After checking the flagged text, I emailed the client and pointed out that the flagged material was: 1. a direct quote 2. from a recognized expert in the field 3. properly identified and attributed as a quote and 4. therefore NOT “plagiarism”. He emailed me back, saying, ok, he would leave it as is for his client to approve or not.

I’ve had Copyscape flag common phrases (such as “red, white and blue”) before and often it’s easier to rewrite the phrase, especially for a client who speaks English as a second language. To me, it reduces the quality of the article and makes it read awkwardly.

Copyscape and similar tools were designed to improve the quality of online content, just as search algorithms were designed to return relevant results.

. “Quality” may not always be formally “correct” in terms of following Established Rules of Grammar. (Sometimes a sentence fragment is more effective than a proper sentence, and I have been known to deliberately fragment a sentence for effect.)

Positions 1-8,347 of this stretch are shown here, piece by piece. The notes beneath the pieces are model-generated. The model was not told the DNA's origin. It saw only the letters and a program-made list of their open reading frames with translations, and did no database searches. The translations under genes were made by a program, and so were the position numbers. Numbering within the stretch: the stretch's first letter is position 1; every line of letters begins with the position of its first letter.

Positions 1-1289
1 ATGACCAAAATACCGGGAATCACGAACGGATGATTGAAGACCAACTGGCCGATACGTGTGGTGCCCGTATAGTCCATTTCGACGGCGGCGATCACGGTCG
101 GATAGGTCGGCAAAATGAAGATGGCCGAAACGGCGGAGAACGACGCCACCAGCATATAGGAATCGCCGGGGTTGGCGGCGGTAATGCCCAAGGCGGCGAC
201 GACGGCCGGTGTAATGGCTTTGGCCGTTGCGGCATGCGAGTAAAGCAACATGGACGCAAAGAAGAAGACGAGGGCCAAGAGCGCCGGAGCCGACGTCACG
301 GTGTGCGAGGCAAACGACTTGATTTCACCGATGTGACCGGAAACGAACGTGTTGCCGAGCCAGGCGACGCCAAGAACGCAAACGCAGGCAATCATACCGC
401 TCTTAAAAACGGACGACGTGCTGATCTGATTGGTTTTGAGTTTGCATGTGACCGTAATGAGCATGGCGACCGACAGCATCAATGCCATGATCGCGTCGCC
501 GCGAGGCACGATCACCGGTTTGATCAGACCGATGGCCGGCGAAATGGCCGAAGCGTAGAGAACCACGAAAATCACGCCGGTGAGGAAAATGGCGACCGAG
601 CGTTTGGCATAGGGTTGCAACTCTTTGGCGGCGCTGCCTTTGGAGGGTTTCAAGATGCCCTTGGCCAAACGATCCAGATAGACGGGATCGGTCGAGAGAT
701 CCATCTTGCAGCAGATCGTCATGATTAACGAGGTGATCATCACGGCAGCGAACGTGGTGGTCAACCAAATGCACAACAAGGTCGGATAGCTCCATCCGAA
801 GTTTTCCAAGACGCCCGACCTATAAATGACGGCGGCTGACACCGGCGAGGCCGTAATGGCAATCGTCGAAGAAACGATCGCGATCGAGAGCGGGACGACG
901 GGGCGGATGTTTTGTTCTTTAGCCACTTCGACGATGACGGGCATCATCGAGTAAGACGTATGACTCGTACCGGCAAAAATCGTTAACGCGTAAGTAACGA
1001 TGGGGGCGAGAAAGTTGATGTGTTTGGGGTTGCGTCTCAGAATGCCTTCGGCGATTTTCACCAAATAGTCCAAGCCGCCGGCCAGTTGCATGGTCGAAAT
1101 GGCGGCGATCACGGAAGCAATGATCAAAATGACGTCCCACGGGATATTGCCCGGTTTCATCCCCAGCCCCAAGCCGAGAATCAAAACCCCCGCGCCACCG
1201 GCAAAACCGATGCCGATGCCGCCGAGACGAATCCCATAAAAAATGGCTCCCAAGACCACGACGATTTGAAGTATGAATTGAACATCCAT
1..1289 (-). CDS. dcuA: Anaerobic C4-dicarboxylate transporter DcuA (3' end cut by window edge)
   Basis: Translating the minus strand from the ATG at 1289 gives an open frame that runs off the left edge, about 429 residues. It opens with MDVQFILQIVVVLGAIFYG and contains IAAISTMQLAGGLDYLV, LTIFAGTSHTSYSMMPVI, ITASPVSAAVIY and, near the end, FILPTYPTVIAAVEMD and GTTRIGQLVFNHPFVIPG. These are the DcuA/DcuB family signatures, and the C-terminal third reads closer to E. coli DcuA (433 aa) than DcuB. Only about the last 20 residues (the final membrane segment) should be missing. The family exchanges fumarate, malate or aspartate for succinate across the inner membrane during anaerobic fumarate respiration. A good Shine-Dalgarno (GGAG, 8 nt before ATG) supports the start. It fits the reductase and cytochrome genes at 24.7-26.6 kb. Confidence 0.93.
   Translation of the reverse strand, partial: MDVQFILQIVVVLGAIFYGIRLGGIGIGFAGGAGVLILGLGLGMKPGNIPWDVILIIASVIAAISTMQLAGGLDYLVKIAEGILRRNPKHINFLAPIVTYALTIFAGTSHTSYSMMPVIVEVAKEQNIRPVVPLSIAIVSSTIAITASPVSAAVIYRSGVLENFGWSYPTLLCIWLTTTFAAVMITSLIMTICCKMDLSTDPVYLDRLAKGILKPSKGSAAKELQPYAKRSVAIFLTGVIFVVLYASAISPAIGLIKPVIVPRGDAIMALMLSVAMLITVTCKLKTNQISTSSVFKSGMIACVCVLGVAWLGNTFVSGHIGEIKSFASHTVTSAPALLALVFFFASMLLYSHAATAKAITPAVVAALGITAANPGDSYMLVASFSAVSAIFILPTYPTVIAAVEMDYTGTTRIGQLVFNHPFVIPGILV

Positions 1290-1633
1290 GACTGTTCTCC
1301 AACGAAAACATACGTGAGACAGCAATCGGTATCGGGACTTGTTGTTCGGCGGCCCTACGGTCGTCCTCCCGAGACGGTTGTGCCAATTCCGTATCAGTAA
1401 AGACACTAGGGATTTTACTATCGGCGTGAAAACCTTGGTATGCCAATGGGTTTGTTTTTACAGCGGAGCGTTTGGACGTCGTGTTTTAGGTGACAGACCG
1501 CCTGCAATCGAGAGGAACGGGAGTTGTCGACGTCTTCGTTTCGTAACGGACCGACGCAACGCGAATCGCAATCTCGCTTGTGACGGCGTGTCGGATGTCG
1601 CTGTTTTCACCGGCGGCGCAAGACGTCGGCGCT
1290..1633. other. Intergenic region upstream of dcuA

We just need to remember that the ultimate audience for our content is human.

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(This article is free to reprint as long as it is unedited and resource box below is included)

Judy Cox is a freelance writer specializing in blog posts and articles on a wide variety of topics. Grab some freebies and read article samples at http://publisherpotpourri.worpress.com .

 

When Life Gives you Lemons

I think almost everyone knows the rest of the popular cliche–Make Lemonade! There’s only one problem. A lot of people would be more than willing to use their free lemons to make lemonade–if only Somebody would ALSO Give them some water, sugar, a pitcher to mix it in, a spoon to stir it with, a glass to drink it from–oh, and could you spare a bit of ice?

And let just ONE of those essential components be missing and POOR ME! EVERYBODY ELSE gets all the Breaks and I get Nothing!